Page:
Last month, Uganda Police blocked Forum for Democratic Change (FDC) rallies in western Uganda. The FDC had planned to hold rallies in Mbarara, Kiruhura, Ibanda, Isingiro and Ntungamo districts but were all blocked by the police.
The acts of blocking FDC rallies and Hon Robert Kyagulanyi’s music shows dubbed “Kyarenga extra” are unconstitutional and illegal. Uganda is under a multiparty dispensation as provided for under the constitution. The act of stifling political competition is contrary to articles 69, 71, 72 and 75 of the 1995 constitution.
The police always hides behind the Public Order Management Act 2013 to block opposition political activities. The same police has continued to use this law as a tool to violate the rights of Hon Kyagulanyi aka Bobi Wine to practice his profession as a musician, contrary to Article 40 (2) of the 1995 constitution.
It is not legally justifiable for the police to even hinder Bobi Wine from expressing his political views during these shows as this would be violating his freedom of expression which is granted by the constitution.
FREEDOM OF EXPRESSION
Political expression is part of the fundamental human rights in our constitution. Article 29(1)(d) of the constitution states that every person shall have the right to freedom to assemble and to demonstrate together with others peacefully and unarmed… Much as the constitution provides for human rights, it also provides for limitation to these rights under Article 43.
Under this provision, it is implied that these rights can be limited if they prejudice the freedom of others or public interest. Article 43 also states that public interest should not permit the following: political persecution, detention without trial or any limitation of enjoyment of the rights and freedoms beyond what is acceptable and demonstrably justifiable in a free and democratic society.
The question whether stopping opposition political rallies falls within what is demonstrably justifiable in a free and democratic society was answered in the negative in the case of Muwanga Kivumbi V Attorney General (Constitutional Petition No. 9 of 2005).
In that case, the petitioner challenged the constitutionality of Section 32 of the Police Act, which gave police power to stop any assemblies or processions if the officer in question had reasonable grounds for believing that the political rally is likely to cause a breach of the peace. The Constitutional court declared Section 32 of the Police Act unconstitutional and beyond what would be acceptable under Article 43.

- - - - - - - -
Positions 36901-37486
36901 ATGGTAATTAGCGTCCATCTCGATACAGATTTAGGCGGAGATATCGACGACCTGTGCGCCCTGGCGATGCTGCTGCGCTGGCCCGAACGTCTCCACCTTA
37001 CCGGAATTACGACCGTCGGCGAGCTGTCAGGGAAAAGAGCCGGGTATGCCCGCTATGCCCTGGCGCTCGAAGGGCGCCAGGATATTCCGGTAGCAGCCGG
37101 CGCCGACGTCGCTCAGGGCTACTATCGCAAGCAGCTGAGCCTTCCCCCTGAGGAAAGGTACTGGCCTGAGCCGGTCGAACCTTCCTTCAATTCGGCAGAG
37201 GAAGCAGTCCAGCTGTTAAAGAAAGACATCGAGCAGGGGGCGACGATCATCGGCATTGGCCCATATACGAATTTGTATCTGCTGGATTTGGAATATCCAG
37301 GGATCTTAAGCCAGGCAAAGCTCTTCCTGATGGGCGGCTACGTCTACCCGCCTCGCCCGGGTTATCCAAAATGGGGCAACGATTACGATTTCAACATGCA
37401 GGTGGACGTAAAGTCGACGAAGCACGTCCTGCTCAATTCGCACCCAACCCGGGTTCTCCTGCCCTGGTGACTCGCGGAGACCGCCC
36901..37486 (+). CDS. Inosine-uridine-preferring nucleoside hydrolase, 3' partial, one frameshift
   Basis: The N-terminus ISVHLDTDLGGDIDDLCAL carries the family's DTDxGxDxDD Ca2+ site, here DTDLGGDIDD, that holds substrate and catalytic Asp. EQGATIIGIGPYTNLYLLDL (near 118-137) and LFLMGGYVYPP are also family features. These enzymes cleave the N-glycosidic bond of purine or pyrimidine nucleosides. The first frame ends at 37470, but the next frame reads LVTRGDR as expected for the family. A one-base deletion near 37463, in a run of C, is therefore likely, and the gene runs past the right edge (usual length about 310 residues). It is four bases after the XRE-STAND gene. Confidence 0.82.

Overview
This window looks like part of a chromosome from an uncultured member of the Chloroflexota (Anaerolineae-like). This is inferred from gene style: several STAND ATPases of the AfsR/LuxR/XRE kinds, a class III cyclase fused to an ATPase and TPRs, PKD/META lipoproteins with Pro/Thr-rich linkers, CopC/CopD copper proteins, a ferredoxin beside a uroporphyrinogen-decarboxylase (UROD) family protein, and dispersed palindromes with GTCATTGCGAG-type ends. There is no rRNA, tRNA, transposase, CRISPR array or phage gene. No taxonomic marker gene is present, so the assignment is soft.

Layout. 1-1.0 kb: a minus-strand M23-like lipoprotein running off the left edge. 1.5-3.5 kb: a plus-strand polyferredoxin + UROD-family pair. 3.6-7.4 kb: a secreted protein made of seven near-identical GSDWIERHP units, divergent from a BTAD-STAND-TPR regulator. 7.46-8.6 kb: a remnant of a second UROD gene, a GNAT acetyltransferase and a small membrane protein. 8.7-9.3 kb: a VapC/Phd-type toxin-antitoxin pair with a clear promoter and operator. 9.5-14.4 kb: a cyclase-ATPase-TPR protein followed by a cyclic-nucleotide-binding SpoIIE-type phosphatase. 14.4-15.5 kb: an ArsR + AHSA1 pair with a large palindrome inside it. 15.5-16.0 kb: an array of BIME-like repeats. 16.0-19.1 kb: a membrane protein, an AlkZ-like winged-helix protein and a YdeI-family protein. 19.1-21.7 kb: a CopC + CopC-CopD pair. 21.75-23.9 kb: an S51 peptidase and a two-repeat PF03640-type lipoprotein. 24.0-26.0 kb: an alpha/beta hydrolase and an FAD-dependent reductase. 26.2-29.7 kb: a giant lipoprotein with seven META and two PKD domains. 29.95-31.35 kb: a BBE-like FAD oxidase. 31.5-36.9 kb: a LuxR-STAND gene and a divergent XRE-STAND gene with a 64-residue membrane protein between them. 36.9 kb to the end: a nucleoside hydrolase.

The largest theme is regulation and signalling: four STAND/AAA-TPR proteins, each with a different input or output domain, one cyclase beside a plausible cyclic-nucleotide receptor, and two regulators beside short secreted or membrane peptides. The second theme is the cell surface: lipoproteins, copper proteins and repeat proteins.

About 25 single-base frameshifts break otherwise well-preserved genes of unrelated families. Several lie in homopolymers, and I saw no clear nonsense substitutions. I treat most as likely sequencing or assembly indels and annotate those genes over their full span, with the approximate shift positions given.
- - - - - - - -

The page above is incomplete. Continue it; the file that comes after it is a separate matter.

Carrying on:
After the Constitutional court had made its declaration, government came up with another law which essentially was meant to render the judgement in Muwanga Kivumbi nugatory or of no effect.
This is the so-called Public Order Management Act 2013, which gives police powers to stop public meetings even after it has been notified of the same in advance. This in effect contravenes article 29 of the constitution.
Giving police powers to stop public meetings also contravenes Article 20 (2) of the constitution, which enjoins all organs and agencies of government to respect, uphold and promote the rights and freedoms enshrined in the constitution.
The police would not be rendered powerless to maintain law and order if it was prohibited from stopping or banning political assemblies. The police still has power to arrest any person who conducts himself/herself in the assembly or procession in a manner contrary to the law or who threatens violence. The act of coming up with a law to defeat a judgement passed by court is itself unconstitutional.
Article 92 of the constitution states that parliament shall not pass a law to alter the decision or judgement of any court between the parties to the decision or judgement. By passing the Public Order Management Act, parliament contravened Article 92 of the Constitution because it essentially gives the same powers to police that had been declared unconstitutional in an earlier judgement (Muwanga Kivumbi Vs AG).
To prohibit the convening of a lawful assembly or forming a lawful procession in any public place on subjective reasons is not regulating the assembly or procession but a denial of the enjoyment of the fundamental right in contravention of article 29 (1)(d) of the constitution. In a free and democratic society, the police are supposed to keep law and order.
In case the inspector general or any other officer of the police sees a possibility of a breach of peace at any assembly, they should just provide the needed protection, but not to prohibit the assembly out right.
The author is a lawyer